The Covenant Sessions

2016 has been... interesting. We look around and see so much uncertainty, fear, heartache, and discord. And yet, there's been a fascinating undertone throughout the year that's been hard to ignore. Amidst the constant talk of controversial topics, the word that has become the battlecry of many we know is the word 'love.'

We believe that love is important. Love is spiritual. Love is personal. And love is eternal. But love without true, self sacrificing commitment isn't real love. Real love is defined by the setting aside of one's desires, even in some cases one's happiness, and putting the desires of another before your own. We know this, because we've been loved by a good God who has done these things for us.

Yesterday, Mindy and I celebrate ten years of marriage. Ten years is a long time, and ten years is a short time. But it's definitely enough time to learn what it means to truly love. The amount of times I've had to admit that I was wrong is immeasurable. Ten years is long enough to reveal the selfishness in our hearts, and it's long enough for us to push each other to break that. Every day we learn how to love better, and every day it's hard. But when we lay our heads down at night, every day it's worth it. We can say, without question, that we love each other more honestly, more deeply, and far better now than we did when we were younger.

This year we had the unique opportunity to turn our cameras it a little bit different direction. We called this 'The Covenant Sessions,' and it was a project we took on to highlight what marriage means to us, and to some of our closest friends (and in a few cases, people we'd never even met). These are real couples, who have been through some of the hardest, brightest, and strangest events, and come out stronger for it. These couples have chosen to love one another through the good, the bad, and the ugly. To fight for each other. To choose their spouse over themselves. To love.

Join us in celebrating marriage today. These marriages. Our marriage. To celebrate the past ten years, and to anticipate the next ten.

And for the final image, one frame from our anniversary celebration yesterday, courtesy of our immensely talented friend David.

Introducing The Covenant Sessions

The Covenant Sessions - Photographs meant to celebrate the unique relationship of a committed marriage.

Love grows.  Love changes.  Love is easy.  Love is hard.  Love is worth it.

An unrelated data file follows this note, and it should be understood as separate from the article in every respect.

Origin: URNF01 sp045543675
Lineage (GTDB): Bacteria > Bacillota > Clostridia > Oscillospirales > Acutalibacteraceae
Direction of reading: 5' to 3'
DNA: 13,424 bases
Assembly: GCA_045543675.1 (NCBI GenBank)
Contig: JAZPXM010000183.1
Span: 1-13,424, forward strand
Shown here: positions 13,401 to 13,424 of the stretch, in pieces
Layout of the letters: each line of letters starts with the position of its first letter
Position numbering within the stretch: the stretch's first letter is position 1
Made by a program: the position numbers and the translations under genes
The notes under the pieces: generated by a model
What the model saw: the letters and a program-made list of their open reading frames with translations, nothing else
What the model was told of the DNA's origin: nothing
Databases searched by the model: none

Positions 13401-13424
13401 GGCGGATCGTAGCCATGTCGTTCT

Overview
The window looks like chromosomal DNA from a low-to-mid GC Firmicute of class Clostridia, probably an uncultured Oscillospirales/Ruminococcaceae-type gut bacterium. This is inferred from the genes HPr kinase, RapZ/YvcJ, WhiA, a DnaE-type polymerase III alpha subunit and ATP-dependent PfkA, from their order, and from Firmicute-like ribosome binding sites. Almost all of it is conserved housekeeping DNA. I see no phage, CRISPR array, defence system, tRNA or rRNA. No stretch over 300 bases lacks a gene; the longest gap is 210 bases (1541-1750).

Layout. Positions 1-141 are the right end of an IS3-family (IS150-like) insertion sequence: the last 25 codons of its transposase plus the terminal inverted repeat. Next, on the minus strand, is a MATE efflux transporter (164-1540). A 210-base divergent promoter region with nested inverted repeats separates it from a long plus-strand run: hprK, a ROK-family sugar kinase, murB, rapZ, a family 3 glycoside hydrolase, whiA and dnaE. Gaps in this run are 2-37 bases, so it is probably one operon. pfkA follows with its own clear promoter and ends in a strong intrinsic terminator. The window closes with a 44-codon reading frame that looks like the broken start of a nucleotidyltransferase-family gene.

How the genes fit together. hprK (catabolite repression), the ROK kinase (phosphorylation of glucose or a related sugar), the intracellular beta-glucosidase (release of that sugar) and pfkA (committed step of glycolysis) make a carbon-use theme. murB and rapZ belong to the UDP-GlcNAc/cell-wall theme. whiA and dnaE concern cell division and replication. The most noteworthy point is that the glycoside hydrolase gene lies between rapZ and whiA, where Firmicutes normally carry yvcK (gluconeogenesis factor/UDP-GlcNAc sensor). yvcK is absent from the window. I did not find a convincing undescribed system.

A little over nine years ago, Mindy and I made a promise. This promise was made between the two of us, but also between us and God. Even more than a promise, it was a covenant; a sacred bond that cannot be broken. It goes far deeper than the feelings we have for each other, which ebb and flow with the daily current of life. We made a commitment to stay with, support, and love each other through thick and thin, every day from here on out.

We take this commitment seriously, and believe this covenant is meant to be celebrated. Not just ours, but every marriage covenant. Committing yourself to one other person for the rest of your life is hard, but oh man, is it good. Celebrate your marriage. Show it off to the world. Cling to your spouse, make your relationship your priority. If you have kids, teach them how to love by showing them how you love. Give the world a reason to be hopeful.

We're excited to announce The Covenant Sessions, new series we're launching this year, to coincide with our TEN year anniversary. We'll be offering sessions on select dates, in select cities around the country throughout the year. This is where we'll be, and when:

Columbus, OH - Saturday, March 19 St. Louis, MO - Saturday, March 26 Cleveland, OH - Friday, April 1 Dayton, OH - Sunday, April 17 Tampa, FL - Sunday, May 22 Portland, OR - Sunday, June 19 Denver, CO - Wednesday, June 22 Cincinnati, OH - Saturday, July 30 Detroit, MI - Sunday, August 21 Chicago, IL - Monday, August 22 Austin, TX - Coming in the fall Nashville, TN - TBD Dayton, Cincinnati, and Columbus - Additional Dates TBD

The Covenant Sessions are our way of celebrating the marriage relationship that we value so much. We believe the stories of couples who are in it for the long haul are beautiful, and that they're worth sharing. Couples have photos taken to celebrate their engagement, and everyone has photos taken to remember their wedding, but too often people forget to give their relationship the credit deserves after the honeymoon is over and the real work begins. We love highlighting these milestones, and we think life after the wedding deserves it's own place in the spotlight.

Celebrate your marriage. Show it off to the world.

Shoot us an email for more information about booking a session on one of these dates. Availability is extremely limited.


Our DIY Kitchen Remodel